Site-specific conjugation to immunoglobulin for target delivery therapy
Samantha Feng is a Ph.D. candidate in pharmacology and toxicology, with an emphasis in biotechnology. She is active member of ESTEME, Equity in STEM and Entrepreneurship, a graduate student-initiated program, and is passionate about translating advanced bench bed technology into exciting potential market opportunities.
In a nutshell, describe your project or venture.
We have developed a novel conjugation technology that could improve the current antibody-based targeted drug delivery platform to treat various cancer types and prevent infectious disease. Our special linker technology allows payloads to specifically attach to any commercialized available antibody. This simple-to- use linker allows us to easily conjugate drugs to commercial antibodies, thereby streamlining the synthesis process from three months to just 15 minutes.
What’s important about your research or project—and where do you hope to take it?
My research focuses on a drug delivery system that is engineered for the targeted delivery and/or controlled release of therapeutic agents. Our lab has studied different delivery platforms—such as nanoparticles, protein-based vehicles and peptides—to target different types of cancer. The advantages of the targeted delivery system include reducing the frequency of the dosages taken by the patient while maintaining an effective drug plasma level; having a more uniform effect; and reducing side effects by targeting the drug directly to the desired site, thereby reducing off-target organ effects.
The work is preparing me to design better delivery systems that can selectively transport drugs to targeted intracellular sites, and release the drugs in response to specific molecular signals.
What are you most passionate about in your work?
As scientists study how cancers develop and progress, we are also learning more about the different ways our bodies respond to chemotherapy resistance and the influence of survival rate from the side effects. I am very excited to be part of a team that is working on solutions to improve these problems. The translational potential also motivates me, as the projects collaborate closely with clinical physicians.
What was the most important thing you learned at the UC Entrepreneurship Academy?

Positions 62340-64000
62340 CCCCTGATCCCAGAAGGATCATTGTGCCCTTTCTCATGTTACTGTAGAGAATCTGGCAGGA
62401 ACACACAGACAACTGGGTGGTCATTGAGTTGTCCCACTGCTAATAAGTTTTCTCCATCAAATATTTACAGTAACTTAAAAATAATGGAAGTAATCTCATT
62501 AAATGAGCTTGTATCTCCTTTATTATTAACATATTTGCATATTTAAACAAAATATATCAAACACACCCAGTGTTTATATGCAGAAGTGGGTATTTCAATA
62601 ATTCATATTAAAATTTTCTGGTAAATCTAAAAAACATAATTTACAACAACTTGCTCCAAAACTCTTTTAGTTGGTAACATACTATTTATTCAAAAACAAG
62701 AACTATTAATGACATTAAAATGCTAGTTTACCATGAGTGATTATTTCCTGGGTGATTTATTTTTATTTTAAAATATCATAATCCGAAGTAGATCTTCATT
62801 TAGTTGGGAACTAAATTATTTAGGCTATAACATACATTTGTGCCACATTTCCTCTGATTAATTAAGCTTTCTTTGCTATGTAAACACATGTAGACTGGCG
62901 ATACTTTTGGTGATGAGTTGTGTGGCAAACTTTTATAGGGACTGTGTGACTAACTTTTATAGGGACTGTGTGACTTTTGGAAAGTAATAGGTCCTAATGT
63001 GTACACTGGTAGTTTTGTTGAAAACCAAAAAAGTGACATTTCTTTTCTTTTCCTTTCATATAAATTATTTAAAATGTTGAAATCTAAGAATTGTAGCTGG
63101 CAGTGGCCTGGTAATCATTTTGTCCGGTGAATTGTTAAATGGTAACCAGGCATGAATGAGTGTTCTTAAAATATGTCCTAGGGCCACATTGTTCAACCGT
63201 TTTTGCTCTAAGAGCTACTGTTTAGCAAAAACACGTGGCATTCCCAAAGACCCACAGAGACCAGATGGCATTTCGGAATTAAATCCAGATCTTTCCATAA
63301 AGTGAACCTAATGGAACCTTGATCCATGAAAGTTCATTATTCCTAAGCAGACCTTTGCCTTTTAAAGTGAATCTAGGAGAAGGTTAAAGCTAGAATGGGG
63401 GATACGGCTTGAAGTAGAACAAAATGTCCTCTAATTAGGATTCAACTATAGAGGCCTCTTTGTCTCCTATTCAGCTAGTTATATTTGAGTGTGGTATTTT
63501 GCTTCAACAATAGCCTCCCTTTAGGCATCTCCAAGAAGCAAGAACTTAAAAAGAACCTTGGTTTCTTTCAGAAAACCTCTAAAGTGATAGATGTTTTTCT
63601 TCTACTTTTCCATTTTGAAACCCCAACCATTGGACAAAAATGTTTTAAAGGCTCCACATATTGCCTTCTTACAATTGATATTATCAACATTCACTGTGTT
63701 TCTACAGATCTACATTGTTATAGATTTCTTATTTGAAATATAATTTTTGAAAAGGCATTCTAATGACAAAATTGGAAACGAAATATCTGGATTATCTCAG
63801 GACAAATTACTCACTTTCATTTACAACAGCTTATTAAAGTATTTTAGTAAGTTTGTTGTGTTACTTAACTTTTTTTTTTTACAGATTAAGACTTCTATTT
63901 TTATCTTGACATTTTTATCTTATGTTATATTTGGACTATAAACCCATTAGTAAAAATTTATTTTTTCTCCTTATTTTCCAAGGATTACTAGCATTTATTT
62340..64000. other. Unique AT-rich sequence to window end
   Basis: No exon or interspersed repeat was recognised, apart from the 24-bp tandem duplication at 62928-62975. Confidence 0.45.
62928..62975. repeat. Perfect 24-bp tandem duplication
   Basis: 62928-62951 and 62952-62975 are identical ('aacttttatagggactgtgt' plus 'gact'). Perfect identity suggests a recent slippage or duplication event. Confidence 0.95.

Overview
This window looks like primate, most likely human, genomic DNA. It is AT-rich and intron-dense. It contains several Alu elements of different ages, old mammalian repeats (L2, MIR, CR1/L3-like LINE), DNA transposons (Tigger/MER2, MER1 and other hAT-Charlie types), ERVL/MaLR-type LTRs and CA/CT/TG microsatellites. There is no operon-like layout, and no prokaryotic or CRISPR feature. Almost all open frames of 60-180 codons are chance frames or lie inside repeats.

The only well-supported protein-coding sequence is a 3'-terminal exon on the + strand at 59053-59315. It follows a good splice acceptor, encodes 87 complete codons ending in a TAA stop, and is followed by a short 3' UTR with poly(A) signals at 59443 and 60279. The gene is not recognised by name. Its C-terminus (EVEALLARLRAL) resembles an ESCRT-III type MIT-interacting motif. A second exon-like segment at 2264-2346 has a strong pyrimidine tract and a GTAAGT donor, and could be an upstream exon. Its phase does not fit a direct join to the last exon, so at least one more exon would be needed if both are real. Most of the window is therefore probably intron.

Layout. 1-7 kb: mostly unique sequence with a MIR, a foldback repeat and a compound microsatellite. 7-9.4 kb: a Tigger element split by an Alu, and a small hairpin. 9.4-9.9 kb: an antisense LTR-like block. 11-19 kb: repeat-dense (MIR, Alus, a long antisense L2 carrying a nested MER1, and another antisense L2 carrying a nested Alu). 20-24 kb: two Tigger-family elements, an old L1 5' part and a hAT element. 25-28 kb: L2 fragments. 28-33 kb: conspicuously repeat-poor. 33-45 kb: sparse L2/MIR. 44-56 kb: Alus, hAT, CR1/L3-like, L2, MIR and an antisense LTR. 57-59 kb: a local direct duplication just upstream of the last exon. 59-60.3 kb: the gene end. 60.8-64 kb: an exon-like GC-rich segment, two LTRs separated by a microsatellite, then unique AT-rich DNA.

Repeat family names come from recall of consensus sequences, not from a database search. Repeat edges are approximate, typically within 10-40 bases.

I appreciate the speakers from various disciplines—both in their early career development and those at a more advanced stage—who shared their experiences in translating their bench work into products, while building the appropriate skillsets to pursue a competitive career. I particularly enjoyed the brainstorming sessions to help us develop marketable products. It is very inspiring to see such diverse career pathways from STEM background speakers.
What is the most unexpected advice you received from a mentor?
The mentors paid close attention to my idea and used their network to help me brainstorming the technology. They were very willing to share their connections with me and follow up after the academy.
How has participation in the Big Bang! workshops and business competition helped you as an aspiring entrepreneur?
Participation in the business competition sharpens my thinking process to spin out a company to commercialize our product into the market. By breaking a giant mission down into a series of small tasks, the workshops have nurtured us with real-life experiences in how to bridge the gap between an idea and a viable product. Combining the scientific background with business advisor feedbacks, it also helped us better understand the oncology biotech field. In particular, the opportunities provided us to connect with with business-minded people is invaluable.
The Keller Pathway Fellowship Program specifically supports women, cross-disciplinary researchers and other underrepresented university-based entrepreneurs. Do you have any insight, experience or concern you’d like to share?
The self-confidence, persistence and good project management skills I’m developing will help me overcome the barriers projected onto women entrepreneurs. The female entrepreneurs we met here are strong role models. I am very proud to receive this fellowship and hopefully to motivate more students to be involved in entrepreneurship.
How will your experiences as a Keller Pathway Fellow help you to change the world?
The Keller Pathway Fellows program has equipped me with communication skills to pitch science ideas to audiences who are outside the technical community. In the next step, our Big Bang! team, ImmunoTag, would like to license our conjugation patent to biotech companies, to maximize market acquisition and increase the speed of drug pipeline delivery, thus saving countless lives.